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The Gnostic Handbook From The Institute for Gnostic Studies

  1. 1. The Gnostic HandbookThe Institute for Gnostic Studies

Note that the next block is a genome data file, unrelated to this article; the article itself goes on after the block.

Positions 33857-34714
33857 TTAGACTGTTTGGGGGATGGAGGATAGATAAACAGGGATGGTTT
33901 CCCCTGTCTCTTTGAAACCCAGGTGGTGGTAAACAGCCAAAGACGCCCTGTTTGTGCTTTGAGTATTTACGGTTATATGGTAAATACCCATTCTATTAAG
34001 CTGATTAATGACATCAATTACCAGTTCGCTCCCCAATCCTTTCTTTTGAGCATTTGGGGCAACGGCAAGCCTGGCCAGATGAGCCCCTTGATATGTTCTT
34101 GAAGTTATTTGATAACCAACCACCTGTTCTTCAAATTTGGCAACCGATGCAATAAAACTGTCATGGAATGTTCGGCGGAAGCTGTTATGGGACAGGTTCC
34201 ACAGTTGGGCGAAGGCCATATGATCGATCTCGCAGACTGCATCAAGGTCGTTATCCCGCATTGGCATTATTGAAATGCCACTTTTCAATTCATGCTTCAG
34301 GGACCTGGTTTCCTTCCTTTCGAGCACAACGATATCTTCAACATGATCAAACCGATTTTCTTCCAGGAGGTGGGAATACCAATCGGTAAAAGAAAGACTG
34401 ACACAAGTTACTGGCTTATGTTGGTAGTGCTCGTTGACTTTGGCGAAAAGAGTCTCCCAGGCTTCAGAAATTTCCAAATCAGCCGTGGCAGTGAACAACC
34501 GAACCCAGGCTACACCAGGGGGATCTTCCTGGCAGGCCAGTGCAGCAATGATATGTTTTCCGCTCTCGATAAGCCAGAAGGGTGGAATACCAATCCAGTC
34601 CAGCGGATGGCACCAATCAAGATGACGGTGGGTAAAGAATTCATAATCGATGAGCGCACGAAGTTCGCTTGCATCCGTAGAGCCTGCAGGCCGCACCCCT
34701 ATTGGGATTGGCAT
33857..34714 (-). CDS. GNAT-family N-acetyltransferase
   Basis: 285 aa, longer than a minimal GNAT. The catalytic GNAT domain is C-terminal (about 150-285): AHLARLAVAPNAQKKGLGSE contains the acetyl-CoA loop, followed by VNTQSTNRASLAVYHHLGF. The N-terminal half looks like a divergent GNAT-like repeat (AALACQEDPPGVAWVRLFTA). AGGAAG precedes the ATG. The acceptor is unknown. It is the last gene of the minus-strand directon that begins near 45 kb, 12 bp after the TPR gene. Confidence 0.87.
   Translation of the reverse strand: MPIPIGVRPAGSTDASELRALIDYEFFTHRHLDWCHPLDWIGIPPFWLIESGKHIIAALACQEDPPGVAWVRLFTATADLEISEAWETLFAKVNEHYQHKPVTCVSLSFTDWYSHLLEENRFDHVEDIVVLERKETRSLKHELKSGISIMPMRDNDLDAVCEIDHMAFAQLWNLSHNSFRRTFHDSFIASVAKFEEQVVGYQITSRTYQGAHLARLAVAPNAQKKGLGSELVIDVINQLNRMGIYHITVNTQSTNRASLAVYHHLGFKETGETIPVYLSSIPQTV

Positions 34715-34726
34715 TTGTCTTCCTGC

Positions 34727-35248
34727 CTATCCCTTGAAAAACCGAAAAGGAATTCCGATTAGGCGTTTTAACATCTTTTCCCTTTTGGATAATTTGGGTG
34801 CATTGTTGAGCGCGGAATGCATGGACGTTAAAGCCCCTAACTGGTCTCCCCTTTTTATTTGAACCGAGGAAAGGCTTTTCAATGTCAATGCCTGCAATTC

2. 2. the Gnostic Handbook TABLE OF CONTENTS Hyperlinked Index—Just Click Introduction1 What is Gnosticism ? Gnosticism as a form of Perception, the Source of our Tradition, Gnosticism and other Ways of Knowing, Esotericism and Modern Language.2 The Great Chain of Being Flatland, the Traditional Model of the Universe, the Axis Mundi and the Sacred Tree, Characteristics of the Traditional Model, the Neo-Platonic Cosmos, Theoso- phical and Modern Maps, the Kabbalistic Tree of Life, Yggdrasil:the World Tree.3 First Principles Who or What is God ? What’s in a Name ? The Pleroma, the Divine Will, Logos and Sophia, what about Jesus ? Jesus, Christ and Logos, what is Sophia, the polar- ity of the God and Goddess, Impersonal to Personal, the Solar Logos:Christ, Gods and Spirits, the Seven Spirits (Logoii), the Seven Planes, the Earth and the Under- world, the Immortals.4 The Secret of Saturn The Secret of Saturn, Perceptional Dualism, the Watchers of Enoch, Archons, Do- minions and Thoughts that run Wild, the Battle Within, Summary:the Nature of Evil in Gnosticism.5 The Gnostic Concept of Time The Gnostic Concept of Time (Yugas), Historical Models of Cyclic Time, Rene Guenon and Julius Evola and Evola and "The Revolt against the Modern World".6 The Gnostic View of Time II The Great Year, Egyptian Star Gnosis and heraldic cycles.7 The Continuum of the Gnosis The Gnostic Identity Message, Origins, the Israel Connection, El, Yahweh and Re- considering the Bible, the Sacred Serpent, Israel on the World Stage, the Druid Connection, the Essene Link, the Essenes, Jesus and the Foundations of Gnosticism,